How to make profit by pricing your products and services correctly

Using the cost-plus-profit calculation for pricing products

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It is essential to know that your pricing allows a real profit. This is done through a cost-plus-profit calculation.

As marketing consultant Annemarie Hanlon observes: “I've found over the years that many people think they are adopting cost-plus pricing but often there is an additional factor which means they are actually making a loss on sales.

“While it's important to make sure the cost-plus pricing is there, added to that is market pricing so that it is appropriate and feels right for that market.”

What do your costs include?

Depending on the nature of the product or service, and the method of producing or buying it in, your costs will include any or all of the following:

  • Cost of stock or materials
  • Employed labour
  • General overheads
  • Rent and council tax
  • Repairs and renovations
  • Storage, handling and packaging
  • Transport and distribution
  • Depreciation of capital equipment
  • Insurance and interest charges
  • Outsourced services (for example accounting and legal costs)
  • Utilities (electricity, gas, water)
  • Franchise fees or patent royalties
  • Promotional and sales costs
  • What else should you consider?

If you are selling into the retail trade, you need to find out what mark-up is added by the distributor/wholesaler and retailer in order to see what the price to the ultimate consumer will be.

For businesses that are on a basic level, such as working from home with no other staff and requiring little equipment and materials, this initial calculation is relatively straightforward. The more complex and large your business is, the more you will benefit from an accountant's professional advice to ensure your budget is accurate.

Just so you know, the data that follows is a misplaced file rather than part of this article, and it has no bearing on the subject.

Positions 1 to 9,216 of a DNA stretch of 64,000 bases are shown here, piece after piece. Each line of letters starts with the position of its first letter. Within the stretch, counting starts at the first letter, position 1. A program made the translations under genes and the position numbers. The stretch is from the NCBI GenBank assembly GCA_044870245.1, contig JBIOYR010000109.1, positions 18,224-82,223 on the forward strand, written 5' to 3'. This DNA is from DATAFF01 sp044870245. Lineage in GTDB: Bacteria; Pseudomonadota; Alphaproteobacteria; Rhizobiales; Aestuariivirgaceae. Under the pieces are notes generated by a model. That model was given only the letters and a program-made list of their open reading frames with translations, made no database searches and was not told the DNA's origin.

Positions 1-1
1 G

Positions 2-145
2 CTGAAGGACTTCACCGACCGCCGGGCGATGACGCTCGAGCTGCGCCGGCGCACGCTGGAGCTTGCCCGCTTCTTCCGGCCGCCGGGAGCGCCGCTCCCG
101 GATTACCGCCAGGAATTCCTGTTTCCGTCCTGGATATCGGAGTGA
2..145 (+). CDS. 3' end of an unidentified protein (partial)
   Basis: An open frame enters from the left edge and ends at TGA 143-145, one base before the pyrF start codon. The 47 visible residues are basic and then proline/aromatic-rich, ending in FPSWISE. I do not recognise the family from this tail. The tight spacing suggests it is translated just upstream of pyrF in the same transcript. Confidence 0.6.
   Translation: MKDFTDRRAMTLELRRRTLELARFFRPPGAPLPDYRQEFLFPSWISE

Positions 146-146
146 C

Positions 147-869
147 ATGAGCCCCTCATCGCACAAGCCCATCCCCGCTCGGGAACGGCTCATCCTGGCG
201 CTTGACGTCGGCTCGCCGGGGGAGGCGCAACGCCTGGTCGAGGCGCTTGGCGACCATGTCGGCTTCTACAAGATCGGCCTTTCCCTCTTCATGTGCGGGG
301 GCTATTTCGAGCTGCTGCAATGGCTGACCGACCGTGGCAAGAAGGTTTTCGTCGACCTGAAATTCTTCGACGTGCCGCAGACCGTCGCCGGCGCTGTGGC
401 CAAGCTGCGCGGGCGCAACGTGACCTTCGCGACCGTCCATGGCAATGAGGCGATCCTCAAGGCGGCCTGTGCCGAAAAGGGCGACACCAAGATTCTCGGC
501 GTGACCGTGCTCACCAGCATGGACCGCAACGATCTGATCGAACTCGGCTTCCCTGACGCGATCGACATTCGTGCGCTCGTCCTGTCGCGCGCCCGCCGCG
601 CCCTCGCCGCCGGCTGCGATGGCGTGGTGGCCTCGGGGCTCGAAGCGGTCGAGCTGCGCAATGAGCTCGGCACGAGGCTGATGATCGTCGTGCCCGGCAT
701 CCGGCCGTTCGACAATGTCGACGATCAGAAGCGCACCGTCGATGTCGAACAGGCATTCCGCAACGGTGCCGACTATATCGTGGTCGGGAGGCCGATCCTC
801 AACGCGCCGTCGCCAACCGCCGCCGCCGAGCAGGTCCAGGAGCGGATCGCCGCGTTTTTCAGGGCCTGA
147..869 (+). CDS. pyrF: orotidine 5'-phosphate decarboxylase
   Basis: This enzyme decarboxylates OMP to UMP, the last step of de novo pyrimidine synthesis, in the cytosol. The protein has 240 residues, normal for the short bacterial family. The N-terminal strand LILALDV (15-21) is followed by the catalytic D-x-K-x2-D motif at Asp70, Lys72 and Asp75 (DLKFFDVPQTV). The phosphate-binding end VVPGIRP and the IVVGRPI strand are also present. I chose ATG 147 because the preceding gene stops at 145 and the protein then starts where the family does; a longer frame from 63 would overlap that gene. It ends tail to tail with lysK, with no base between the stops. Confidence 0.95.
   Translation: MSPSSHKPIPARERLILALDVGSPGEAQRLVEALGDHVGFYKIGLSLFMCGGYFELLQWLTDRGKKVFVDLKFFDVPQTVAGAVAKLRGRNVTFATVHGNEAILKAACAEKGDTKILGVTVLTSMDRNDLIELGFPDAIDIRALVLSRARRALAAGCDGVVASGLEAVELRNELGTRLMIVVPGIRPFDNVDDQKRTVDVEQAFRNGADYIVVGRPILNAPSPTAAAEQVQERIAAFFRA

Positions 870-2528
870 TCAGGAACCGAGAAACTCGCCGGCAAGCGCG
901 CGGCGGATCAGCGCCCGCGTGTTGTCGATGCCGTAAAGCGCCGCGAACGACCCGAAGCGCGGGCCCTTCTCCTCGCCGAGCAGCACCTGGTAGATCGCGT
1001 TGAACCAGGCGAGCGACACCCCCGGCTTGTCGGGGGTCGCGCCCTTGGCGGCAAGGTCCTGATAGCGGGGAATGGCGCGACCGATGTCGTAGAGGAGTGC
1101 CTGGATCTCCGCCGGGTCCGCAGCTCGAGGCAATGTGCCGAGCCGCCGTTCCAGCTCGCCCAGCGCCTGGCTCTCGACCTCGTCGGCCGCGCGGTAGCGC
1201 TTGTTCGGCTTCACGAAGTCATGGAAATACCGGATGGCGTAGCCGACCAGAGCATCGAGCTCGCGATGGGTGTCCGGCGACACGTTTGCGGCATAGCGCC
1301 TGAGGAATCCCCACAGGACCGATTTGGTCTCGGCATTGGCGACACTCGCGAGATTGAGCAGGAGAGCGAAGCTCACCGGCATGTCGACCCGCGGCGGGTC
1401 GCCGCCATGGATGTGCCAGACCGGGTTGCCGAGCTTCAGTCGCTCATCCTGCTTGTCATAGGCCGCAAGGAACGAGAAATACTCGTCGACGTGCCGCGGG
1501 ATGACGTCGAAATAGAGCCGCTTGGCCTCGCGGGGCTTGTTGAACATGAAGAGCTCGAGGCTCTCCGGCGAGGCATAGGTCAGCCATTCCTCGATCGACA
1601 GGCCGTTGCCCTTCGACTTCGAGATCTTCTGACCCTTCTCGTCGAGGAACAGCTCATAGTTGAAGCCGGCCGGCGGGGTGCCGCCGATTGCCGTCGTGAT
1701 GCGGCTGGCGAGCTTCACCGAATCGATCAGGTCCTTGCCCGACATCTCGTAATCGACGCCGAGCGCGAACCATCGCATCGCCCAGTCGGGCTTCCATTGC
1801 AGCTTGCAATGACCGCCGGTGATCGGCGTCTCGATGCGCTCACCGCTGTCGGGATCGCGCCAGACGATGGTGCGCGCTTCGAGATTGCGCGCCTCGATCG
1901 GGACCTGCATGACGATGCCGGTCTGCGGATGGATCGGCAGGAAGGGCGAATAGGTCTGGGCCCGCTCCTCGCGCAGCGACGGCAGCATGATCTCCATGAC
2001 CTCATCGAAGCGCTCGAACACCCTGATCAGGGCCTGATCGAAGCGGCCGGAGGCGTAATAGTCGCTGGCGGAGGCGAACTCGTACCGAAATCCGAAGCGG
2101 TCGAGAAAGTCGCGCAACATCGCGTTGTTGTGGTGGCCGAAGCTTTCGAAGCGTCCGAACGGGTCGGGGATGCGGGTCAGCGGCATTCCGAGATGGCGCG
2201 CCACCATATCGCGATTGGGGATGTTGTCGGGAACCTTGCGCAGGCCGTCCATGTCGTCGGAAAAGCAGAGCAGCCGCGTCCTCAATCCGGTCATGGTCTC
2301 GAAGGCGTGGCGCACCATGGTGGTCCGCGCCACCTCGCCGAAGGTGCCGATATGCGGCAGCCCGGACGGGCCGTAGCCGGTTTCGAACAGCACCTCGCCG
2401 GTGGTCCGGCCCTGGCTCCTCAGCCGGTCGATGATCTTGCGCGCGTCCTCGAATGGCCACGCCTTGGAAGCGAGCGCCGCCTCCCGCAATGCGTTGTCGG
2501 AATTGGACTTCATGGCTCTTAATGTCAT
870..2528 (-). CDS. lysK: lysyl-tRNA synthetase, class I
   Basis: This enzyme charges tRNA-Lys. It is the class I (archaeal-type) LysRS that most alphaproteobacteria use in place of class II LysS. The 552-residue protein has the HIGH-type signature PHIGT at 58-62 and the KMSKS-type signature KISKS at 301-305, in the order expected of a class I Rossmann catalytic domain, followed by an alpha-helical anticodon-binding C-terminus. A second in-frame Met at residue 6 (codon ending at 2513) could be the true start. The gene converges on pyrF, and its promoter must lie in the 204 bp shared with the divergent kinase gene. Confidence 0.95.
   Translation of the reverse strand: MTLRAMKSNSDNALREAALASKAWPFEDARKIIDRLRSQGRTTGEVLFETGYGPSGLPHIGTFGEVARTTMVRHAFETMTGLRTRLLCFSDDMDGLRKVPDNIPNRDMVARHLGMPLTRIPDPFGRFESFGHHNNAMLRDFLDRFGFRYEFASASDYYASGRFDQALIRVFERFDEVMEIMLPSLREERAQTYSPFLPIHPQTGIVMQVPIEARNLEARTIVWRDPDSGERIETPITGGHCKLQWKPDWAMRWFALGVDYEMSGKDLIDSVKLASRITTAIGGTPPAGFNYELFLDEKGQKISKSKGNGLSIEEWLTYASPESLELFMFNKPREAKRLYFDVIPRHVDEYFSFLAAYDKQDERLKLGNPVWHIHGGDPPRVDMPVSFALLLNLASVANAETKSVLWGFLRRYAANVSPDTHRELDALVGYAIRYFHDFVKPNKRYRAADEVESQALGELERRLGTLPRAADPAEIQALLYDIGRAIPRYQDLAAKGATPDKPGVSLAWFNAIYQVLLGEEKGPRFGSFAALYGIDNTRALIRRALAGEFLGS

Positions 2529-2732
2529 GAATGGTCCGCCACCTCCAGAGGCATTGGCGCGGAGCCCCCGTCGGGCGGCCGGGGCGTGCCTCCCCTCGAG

Sales figures

Many factors influence sales. If you knew that you would be selling, say, a thousand widgets a week you could arrive at an exact cost per unit, to which you would add a profit margin. Sadly, it doesn't work like that.

Sales will fluctuate according to market demand, the effectiveness of your promotional activities, seasonal variations and what the competition is doing. This means unit costs will vary, since your fixed costs will remain substantially the same no matter how many or how few sales are made.

In the extreme, if you sold only one widget in a week you would be placing your total costs on its price, which of course would be ridiculous.

Setting a price

So you can't take cost-plus-profit in isolation in setting your prices. Also, in a start-up situation you will probably have to accept that there will be a development period during which the business will be operating at a loss.

You have to make a judgment decision on how much you can realistically charge, bearing in mind that in most cases it's going to be more profitable to sell a lot at what is deemed to be a fair price than just a few at an exorbitant one.

You want to grow your business. To achieve that, the people who buy from you must be left with a feeling that they have received value for money and talk to others about it. The most valuable form of advertising for a new business is word-of-mouth from satisfied customers.

What's known as marginal pricing is sometimes employed. This is where products are sold (or ‘dumped') at a price below the full cost. It can make sense in some circumstances because, as long the price is greater than direct production costs, a contribution is made towards overheads.

You have to make a judgment decision on how much you can realistically charge.

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